At the end of 2020, many people are unemployed. And even those who are not are facing a period of unprecedented uncertainty.

It is likely that all of this means that many workers are looking for education to acquire new skills or degrees, to change careers, or to advance their careers. And our guest today believes that this means colleges and employers need to rethink the workplace-classroom relationship.

That guest is Michelle Weise, who is currently a Senior Advisor at Imaginable Futures, a philanthropic investment firm. Wise is someone who has changed his career as a college professor from the very beginning. She’s out with a new book called Long Life Learning: Preparing for Jobs That Don’t Even Exist. She started writing the book before the pandemic, in response to the rapid changes in the job market that were already happening due to technological changes such as artificial intelligence and automation. But now she believes the COVID-19 virus and all the disruptions it has caused could accelerate the trends she has already seen.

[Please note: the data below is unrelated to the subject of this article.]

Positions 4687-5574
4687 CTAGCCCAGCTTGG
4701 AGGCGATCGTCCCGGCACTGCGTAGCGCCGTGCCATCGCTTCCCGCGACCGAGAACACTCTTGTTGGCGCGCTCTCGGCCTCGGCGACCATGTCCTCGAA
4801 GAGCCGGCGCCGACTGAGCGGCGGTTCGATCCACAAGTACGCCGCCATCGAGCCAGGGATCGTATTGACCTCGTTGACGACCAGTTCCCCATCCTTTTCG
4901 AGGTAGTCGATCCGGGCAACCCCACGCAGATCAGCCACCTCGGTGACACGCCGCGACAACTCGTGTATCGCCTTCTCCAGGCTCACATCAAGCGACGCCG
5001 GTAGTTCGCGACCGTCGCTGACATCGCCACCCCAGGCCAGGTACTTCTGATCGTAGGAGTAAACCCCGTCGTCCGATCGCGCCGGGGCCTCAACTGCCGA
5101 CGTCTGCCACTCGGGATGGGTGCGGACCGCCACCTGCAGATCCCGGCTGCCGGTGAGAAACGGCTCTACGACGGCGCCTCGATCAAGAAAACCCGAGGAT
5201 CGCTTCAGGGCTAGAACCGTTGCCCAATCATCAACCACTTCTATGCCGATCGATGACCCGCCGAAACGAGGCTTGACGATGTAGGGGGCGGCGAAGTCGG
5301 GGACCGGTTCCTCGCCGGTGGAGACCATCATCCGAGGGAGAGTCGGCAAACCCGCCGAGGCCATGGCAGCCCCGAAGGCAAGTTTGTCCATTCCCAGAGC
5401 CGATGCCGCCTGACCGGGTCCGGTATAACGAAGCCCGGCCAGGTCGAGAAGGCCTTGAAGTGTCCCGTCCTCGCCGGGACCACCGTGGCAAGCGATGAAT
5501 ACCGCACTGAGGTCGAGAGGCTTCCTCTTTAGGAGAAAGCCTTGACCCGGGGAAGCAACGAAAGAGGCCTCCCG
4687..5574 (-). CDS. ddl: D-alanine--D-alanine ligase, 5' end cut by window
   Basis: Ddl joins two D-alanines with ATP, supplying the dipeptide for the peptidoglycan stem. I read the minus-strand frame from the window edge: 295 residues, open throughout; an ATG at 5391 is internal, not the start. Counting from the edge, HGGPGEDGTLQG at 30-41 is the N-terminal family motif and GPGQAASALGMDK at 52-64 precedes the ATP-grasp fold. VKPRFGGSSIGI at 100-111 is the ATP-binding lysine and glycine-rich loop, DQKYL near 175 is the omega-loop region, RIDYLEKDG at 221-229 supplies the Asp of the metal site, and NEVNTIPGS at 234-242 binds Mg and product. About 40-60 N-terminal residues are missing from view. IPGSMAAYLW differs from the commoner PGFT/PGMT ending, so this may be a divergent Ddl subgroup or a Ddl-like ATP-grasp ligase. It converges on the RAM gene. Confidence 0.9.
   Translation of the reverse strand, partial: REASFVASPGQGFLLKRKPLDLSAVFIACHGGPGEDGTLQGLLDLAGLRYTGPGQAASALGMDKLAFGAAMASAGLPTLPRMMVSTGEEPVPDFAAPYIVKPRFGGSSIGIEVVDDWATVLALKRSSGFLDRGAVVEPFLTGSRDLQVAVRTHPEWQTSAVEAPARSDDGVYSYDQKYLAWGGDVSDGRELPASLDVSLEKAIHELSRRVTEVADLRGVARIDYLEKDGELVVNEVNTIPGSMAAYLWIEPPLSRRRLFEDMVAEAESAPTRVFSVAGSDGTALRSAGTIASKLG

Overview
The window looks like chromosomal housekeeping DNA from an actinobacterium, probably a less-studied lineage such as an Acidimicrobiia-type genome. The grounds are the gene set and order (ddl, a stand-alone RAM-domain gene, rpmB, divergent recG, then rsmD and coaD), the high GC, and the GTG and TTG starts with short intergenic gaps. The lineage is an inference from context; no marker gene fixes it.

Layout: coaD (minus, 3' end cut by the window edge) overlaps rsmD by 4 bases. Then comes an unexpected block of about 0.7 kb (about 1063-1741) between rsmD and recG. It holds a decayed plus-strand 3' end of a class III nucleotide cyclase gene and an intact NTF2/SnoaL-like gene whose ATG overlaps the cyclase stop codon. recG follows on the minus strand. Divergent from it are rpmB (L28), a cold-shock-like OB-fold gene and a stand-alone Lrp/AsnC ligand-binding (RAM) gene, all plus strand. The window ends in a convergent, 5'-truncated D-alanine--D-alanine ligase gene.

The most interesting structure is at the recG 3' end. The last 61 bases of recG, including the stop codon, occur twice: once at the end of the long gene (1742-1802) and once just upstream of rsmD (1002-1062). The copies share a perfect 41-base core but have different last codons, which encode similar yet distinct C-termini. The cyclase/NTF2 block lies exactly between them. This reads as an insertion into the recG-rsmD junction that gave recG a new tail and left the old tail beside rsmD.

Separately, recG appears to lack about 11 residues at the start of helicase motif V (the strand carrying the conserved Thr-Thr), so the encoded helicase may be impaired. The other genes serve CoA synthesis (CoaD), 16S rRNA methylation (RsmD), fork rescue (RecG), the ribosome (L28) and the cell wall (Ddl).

In short, she believes we need to turn our thinking away from this idea that when people are young they go through a long period of training and then become workers and no longer need to study. She says in order to keep up with employment trends, people need to find a way to combine work and study throughout their lives.

Hear the interview on this week’s EdSurge Podcast. Find it in Apple Podcasts, Overcast, Spotify, Stitcher, Google Play Music, or anywhere you listen to podcasts, or use the player on this page.

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